Even though business investment and employment are expected to increase, consumer spending and housing starts are expected to decrease. Forty percent of those polled expect decreased consumer spending, while only 22 percent expect increases. More than half of the respondents from western Wisconsin and the U.P. expect decreased consumer spending. Consumer spending is expected to increase slightly in Montana, with 34 percent of those respondents expecting increases and 32 percent expecting decreases. A majority of retailers and agricultural producers expect decreased consumer spending in their communities. Meanwhile, housing starts are expected to decrease, as 52 percent of respondents predict declines compared with 17 percent who expect increases. Respondents from the Minneapolis-St. Paul area and western Wisconsin are the most pessimistic about housing starts, while Montana respondents are the most optimistic. Over two-thirds of the respondents from the construction industry expect declines in housing starts in 2006.
Companies to expand in 2006
Business leaders report that prospects for their own companies are good. Part of their optimism comes from the ability to pass higher input costs on to customers in the form of higher prices. Almost two-thirds of the respondents expect to raise prices on their products in 2006, while only 7 percent expect to lower prices. Respondents from the Dakotas and leaders from the retail sector are the most bullish on raising prices. Meanwhile, business leaders from the finance and insurance sectors expect a more difficult time raising prices.
Increasing prices are not the only issue facing business leaders. "Our biggest challenge is finding qualified employees," commented a manager of a U.P. construction company. The majority of respondents reported that securing workers is a challenge or a serious challenge for their business. Still, a third of the respondents expect to increase employment at their own company or organization in 2006, while only 14 percent see decreases. The strongest sector is services with 41 percent expecting increases, and the strongest area is North Dakota with 43 percent.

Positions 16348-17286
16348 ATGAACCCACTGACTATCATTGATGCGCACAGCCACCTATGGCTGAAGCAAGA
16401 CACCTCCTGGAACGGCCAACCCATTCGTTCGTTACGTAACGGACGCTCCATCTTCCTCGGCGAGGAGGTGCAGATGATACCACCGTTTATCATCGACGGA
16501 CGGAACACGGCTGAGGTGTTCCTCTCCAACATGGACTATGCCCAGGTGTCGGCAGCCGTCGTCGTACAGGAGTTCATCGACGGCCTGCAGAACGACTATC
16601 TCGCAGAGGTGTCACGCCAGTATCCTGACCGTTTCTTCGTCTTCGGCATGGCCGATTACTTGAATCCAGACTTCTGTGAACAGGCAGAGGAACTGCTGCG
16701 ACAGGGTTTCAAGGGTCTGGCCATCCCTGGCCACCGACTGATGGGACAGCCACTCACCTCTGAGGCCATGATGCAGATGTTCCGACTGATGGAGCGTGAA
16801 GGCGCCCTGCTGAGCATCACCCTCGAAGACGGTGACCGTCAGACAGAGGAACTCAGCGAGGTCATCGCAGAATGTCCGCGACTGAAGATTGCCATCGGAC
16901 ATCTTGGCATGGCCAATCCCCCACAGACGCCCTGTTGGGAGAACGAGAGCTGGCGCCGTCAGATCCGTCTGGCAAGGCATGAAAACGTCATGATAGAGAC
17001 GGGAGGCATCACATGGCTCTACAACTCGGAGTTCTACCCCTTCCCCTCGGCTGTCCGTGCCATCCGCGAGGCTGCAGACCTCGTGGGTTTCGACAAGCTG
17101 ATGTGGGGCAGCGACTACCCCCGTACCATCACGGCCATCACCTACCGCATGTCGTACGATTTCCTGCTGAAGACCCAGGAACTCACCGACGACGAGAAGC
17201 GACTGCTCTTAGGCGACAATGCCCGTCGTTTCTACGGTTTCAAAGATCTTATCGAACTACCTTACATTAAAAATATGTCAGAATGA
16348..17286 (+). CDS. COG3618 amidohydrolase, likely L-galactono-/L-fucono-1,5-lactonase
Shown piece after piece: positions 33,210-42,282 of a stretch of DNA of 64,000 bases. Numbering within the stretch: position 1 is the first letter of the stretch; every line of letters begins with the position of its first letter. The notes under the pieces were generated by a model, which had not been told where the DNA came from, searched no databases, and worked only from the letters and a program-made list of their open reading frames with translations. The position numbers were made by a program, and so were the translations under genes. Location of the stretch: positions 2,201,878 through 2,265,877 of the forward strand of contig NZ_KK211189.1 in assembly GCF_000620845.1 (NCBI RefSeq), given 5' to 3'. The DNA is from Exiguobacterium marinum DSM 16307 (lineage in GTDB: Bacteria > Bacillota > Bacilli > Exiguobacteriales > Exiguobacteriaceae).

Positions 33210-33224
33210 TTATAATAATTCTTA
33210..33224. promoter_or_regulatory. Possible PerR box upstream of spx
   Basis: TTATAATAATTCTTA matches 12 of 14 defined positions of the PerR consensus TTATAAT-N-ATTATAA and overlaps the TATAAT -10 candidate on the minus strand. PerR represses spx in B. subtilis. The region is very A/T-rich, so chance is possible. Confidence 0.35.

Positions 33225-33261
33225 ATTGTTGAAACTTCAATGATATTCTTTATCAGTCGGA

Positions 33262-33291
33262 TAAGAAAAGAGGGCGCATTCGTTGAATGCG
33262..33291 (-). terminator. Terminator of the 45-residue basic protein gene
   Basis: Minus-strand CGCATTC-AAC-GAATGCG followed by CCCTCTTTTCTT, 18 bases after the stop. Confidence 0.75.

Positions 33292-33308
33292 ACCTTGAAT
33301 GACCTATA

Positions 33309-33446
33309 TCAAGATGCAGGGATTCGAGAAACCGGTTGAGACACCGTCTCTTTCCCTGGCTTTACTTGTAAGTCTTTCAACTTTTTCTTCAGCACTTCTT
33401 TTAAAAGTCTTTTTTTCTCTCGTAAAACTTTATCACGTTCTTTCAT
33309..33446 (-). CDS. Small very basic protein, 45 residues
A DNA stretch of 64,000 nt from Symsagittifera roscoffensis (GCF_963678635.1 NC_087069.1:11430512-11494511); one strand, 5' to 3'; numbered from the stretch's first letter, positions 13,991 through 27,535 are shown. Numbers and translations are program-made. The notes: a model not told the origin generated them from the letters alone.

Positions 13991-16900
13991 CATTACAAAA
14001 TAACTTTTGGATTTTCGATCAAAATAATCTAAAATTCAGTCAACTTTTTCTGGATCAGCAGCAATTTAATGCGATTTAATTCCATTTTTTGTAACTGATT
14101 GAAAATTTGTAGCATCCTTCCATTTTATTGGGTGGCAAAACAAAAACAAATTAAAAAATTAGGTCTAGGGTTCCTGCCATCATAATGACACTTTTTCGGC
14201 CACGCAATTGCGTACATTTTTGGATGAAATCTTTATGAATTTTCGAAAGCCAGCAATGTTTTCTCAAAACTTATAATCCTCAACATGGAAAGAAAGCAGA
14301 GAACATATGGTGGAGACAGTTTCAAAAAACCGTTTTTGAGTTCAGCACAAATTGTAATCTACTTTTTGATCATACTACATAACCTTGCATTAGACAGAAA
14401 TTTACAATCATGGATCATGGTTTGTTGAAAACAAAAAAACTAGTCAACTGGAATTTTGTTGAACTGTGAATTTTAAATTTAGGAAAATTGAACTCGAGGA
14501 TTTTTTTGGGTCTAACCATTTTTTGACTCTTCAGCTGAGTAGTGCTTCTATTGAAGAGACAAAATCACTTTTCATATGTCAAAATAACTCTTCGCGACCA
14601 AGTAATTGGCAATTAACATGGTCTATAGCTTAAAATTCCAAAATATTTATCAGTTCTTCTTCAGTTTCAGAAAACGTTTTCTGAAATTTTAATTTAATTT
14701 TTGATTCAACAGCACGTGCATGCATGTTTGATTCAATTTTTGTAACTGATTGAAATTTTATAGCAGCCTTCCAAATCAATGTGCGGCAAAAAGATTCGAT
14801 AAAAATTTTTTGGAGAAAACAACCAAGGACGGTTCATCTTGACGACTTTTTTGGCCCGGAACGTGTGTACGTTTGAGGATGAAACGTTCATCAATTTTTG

In addition to hiring more people, companies plan to add equipment, machines and buildings. Over a third of the respondents expect increased investment in plant and equipment in 2006 compared with 19 percent who anticipate decreases. Forty-six percent of respondents from the U.P. expect increases, while only 24 percent of Montana respondents see gains in investment.
While companies plan to increase hiring and investment in 2006, they experienced productivity gains in 2005. Eighty-one percent of respondents reported increased productivity in 2005, while only 6 percent reported decreased productivity. Nearly half of the respondents saw productivity grow over 3 percent. Companies from the U.P. and Montana and manufacturers and agricultural producers had the largest increases in productivity.
With higher prices, more workers and equipment companies expect sales revenues to grow in 2006. Fifty-six percent of respondents anticipate sales increases in 2006 compared with 19 percent who expect sales decreases. Finance and insurance companies expect the highest increases, while retailers expect decreases in sales.